The Blazers are the cheating husband who, having humbly repented and declared his intentions to work faithfully on the relationship, has been taken back by his spouse. That would be us. As long as I can see you're committed to the relationship I am more than happy to forgive and forget. You don't even have to be perfect. You just have to show a clear desire to field the best team possible and to have a care for the community that surrounds it. But if you want to pull out the "inadequate fan" card or you want to start complaining that expenses are exceeding revenues...too soon, my dear. It's the team's first year back in the playoffs. It's the team's first year without a major negative story breaking. This is like the husband complaining about not getting enough nookie the week after the affair is disclosed. Frankly that kind of statement makes me itchy. It brings up the specter of power struggles that can only end in, "I'm not supporting you anymore!" and "We're considering moving to another town then!" You don't want to go there? Then don't go there. Field your team, make the moves necessary to make them a contender, take skillful and full advantage of your revenue streams, and then come talk to me if it's not enough. Don't be thinking a new goose is going to give you platinum omelets when that burnt pink dress smell still hangs faintly in the air.
A Couple of Updates
I received an enormous amount of feedback on the weekend piece regarding the Brandon Roy contract negotiations. I wanted to clear up a couple of common misconceptions I'm seeing.
1. I am not saying the Blazers are bluffing by trying to get Roy to take a four-year deal. I believe that's honestly what they want and they're going to fight hard to get it. I don't believe they are going to get it, as Brandon appears to hold the important cards here. But that doesn't mean they're lying about wanting it or doing this just for show. That it will also demonstrate their intentions in subsequent negotiations gives them incentive to stick with it a while. They know everybody will not have Brandon's cards and the strategy might pay off later.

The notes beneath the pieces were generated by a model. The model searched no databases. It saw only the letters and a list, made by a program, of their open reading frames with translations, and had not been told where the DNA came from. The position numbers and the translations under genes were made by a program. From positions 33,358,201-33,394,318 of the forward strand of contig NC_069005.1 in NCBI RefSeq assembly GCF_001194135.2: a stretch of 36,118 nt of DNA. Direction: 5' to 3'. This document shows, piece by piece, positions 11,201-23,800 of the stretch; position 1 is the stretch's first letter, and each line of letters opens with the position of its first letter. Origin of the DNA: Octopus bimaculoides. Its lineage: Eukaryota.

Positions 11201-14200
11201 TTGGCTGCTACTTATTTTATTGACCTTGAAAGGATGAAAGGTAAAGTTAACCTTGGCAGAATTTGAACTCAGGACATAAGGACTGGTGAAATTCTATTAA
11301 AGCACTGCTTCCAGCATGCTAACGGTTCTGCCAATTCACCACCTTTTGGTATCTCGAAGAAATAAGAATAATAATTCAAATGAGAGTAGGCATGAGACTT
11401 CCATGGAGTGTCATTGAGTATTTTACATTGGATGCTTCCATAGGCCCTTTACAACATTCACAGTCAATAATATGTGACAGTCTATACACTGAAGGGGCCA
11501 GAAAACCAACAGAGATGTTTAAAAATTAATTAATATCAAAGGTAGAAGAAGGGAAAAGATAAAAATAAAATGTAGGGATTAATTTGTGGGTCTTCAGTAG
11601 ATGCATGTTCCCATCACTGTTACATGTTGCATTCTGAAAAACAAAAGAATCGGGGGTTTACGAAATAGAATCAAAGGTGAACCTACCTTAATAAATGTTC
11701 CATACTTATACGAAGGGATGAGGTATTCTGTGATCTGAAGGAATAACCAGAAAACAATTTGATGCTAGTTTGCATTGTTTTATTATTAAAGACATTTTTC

2. Many people described the explanation as "comforting" or "reassuring". I can see that, but really only if you consider Roy in isolation. He's going to remain a Blazer. He's almost certainly going to get what he needs to be happy doing so. No worries there. The people who will pay for this are all of the guys who come after Roy. The Blazers are signaling that they're not going to be a wide-open piggy bank, even for the best and brightest players. If they're having trouble with Roy's deal, how are they going to feel about the potential Przybilla/Millsap reserve situation we talked about last week? What happens if a bunch of the Blazers' young players pan out and need to get paid? I don't find the proceedings comforting at all in those terms. In fact if Portland is married to a "break even" point then every dollar they give Roy has the potential to take a dollar from someone else. That makes it less likely that you'll see the team of your dreams, whether your dreams involve most of the current players or a big-name, big-contract guy coming in. Remember it's part of my argument that this is exactly the image the Blazers are trying to portray, to announce they'll not be easy prey for all of the agents lining up to see them. But there's fiscal reality behind that stance as well, at least from their point of view.
3. Looking from Roy's point of view, I certainly can see how these proceedings are distressing. He's given everything that can be given and then some. If anyone deserves to get paid, he does. It's not his fault that we're entering an era where people are questioning whether anybody deserves a max contract. Both performance and precedent mandate he receive one. Putting myself in Brandon's shoes, I'd probably be like that bicycle-riding kid from Better Off Dead chasing Paul Allen around saying, "I want my 85 million dollars!" I guarantee you if I got to the point of hitting restricted free agency I would absolutely extract every dime I could from the Blazers and then make them give beyond that until they cried, "Uncle!" I would have no remorse in doing so either.
4. A correction: Brandon Roy and LaMarcus Aldridge are represented by the same agency but not the exact same agent.
Reminder: Summer League begins this week and Ben Golliver will be down in Las Vegas giving you first-hand reports on the action, complete with analysis and interviews.